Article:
Evaluation of the Effect of Microporous Sublayer Design and Fabrication on Performance and Adhesion in PEM Fuel Cell Assemblies

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Virginia Tech

The typical architecture of the proton exchange membrane fuel cell (PEMFC) contains a layer called the microporous sublayer (MSL). The MSL is a mixture of carbon black and polytetrafluoroethylene (PTFE), which is typically applied to the gas diffusion layer (GDL). The composition (wt.% PTFE) and loading (mg/cm2) can be varied to optimize the electrochemical performance of the PEMFC and the overall adhesion of the layers within the PEMFC. This research establishes correlations that characterize the performance and adhesion of the layers within the PEMFC based on composition, loading, fabrication pressure, and fabrication time. MSL loading was varied from 1.5-4 mg/cm2, composition was varied from 10-50 wt.% PTFE, fabrication pressure was varied from 3.45-10.34 MPa, and fabrication time was varied from 2-8 minutes. Using these four factors, correlations were created, and optimal solutions for each response were identified. The adhesion correlation identifies a low MSL loading, mid-range MSL composition, high fabrication pressure, and high fabrication time as desirable factors. The performance correlation suggests that the PEMFC performance is enhanced with low MSL loadings, low MSL PTFE content, and a low fabrication pressure and does not find fabrication time to be a significant factor in the correlation.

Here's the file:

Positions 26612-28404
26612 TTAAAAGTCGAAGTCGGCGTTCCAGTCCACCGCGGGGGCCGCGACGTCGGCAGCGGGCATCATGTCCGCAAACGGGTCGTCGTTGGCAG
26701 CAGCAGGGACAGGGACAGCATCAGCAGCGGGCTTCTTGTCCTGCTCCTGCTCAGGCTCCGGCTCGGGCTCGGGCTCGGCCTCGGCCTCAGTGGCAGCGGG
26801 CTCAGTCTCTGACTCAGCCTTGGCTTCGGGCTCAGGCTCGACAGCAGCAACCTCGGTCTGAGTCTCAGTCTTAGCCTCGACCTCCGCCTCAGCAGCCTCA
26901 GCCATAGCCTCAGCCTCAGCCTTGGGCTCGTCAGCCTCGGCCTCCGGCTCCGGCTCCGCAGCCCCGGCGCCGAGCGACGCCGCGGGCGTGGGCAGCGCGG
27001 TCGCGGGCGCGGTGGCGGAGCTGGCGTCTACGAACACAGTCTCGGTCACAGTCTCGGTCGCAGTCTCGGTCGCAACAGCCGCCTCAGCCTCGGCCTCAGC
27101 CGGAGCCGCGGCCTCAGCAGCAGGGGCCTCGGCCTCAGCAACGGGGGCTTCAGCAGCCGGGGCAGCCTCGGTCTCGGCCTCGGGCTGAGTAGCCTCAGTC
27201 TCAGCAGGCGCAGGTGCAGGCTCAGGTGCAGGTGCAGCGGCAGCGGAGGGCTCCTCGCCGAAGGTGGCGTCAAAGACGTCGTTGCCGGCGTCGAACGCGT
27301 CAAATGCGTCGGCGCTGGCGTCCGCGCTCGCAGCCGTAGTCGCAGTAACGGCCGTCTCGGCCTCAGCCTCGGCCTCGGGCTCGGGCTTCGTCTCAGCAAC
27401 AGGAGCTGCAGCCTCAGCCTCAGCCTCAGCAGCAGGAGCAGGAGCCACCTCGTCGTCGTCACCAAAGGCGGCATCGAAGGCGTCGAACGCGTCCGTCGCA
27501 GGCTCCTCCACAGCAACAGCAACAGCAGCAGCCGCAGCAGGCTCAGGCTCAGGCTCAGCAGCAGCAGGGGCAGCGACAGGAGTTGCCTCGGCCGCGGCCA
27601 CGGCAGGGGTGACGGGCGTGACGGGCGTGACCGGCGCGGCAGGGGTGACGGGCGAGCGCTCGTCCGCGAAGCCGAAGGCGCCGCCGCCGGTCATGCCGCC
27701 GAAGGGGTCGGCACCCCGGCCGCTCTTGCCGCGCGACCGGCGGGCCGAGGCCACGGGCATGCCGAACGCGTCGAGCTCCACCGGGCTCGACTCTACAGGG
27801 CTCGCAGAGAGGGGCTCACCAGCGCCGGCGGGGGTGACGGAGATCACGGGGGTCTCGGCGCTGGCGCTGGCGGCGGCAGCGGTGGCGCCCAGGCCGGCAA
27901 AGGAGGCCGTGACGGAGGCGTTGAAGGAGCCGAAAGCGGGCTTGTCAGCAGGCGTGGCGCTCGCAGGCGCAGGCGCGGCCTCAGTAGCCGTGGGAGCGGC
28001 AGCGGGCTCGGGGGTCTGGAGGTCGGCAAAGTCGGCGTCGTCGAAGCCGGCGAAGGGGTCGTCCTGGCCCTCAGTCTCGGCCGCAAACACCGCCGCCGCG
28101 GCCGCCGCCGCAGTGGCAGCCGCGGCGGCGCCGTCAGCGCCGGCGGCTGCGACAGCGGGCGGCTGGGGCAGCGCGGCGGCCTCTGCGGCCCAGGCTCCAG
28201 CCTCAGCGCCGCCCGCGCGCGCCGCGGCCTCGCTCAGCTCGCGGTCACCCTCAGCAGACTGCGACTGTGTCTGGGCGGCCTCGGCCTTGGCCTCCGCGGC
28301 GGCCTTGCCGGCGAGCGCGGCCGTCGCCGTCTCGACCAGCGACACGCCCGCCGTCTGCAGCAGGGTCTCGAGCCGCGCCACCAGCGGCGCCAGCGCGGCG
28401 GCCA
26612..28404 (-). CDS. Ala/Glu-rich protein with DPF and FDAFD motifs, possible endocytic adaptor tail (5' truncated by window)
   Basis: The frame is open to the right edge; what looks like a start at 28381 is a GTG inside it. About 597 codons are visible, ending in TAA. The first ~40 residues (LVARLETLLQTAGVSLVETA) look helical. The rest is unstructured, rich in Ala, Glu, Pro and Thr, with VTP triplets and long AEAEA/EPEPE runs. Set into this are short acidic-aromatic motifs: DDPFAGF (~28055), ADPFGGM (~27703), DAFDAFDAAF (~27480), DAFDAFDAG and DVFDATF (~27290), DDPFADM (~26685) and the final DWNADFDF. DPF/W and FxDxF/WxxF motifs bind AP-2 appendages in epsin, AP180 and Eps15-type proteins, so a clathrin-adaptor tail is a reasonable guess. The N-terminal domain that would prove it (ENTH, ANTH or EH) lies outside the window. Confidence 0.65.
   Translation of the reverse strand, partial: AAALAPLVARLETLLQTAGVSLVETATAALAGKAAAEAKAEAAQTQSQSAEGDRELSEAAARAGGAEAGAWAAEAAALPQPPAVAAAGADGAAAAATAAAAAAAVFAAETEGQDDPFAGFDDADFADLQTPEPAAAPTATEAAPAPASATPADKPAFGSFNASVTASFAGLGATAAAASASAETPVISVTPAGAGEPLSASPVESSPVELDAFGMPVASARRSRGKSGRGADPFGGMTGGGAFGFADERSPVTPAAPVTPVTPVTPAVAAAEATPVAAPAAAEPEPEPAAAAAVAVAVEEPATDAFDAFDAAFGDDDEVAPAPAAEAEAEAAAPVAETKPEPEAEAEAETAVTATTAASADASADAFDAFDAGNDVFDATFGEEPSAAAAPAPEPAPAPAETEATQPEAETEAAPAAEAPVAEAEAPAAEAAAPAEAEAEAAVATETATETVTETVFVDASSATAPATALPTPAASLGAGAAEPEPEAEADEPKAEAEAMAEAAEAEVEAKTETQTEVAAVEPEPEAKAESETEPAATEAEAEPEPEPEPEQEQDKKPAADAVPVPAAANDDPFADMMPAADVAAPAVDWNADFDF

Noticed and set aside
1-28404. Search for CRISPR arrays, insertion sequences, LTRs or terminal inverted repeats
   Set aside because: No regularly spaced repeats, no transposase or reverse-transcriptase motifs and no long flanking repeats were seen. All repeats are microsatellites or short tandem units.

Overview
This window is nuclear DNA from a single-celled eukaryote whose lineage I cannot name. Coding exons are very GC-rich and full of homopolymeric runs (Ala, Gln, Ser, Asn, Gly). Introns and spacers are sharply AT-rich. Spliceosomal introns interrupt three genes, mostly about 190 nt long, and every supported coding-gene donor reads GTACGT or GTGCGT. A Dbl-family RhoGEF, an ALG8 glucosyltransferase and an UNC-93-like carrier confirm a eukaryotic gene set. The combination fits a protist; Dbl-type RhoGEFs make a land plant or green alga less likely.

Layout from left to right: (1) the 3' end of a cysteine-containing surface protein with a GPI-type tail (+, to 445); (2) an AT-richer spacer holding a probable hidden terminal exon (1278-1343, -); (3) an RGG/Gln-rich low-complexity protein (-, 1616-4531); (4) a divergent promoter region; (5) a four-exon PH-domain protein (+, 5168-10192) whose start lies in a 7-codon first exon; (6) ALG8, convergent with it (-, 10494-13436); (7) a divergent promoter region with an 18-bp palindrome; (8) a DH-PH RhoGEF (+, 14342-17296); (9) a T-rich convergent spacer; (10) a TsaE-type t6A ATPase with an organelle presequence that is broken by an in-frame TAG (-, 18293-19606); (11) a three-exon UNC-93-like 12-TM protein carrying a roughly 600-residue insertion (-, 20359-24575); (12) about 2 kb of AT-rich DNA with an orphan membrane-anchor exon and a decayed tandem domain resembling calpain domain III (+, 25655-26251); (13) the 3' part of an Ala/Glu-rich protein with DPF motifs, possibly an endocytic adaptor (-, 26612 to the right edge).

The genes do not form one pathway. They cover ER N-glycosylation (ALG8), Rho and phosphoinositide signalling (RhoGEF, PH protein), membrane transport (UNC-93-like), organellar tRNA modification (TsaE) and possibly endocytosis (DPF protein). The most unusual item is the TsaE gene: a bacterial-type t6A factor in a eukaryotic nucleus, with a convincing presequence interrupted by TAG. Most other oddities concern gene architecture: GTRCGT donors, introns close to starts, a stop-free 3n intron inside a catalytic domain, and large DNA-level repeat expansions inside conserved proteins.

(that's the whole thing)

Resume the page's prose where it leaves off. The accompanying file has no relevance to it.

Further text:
Water Management Layer, Catalyst Support Layer, Microporous Sublayer, PEMFC, Fuel Cell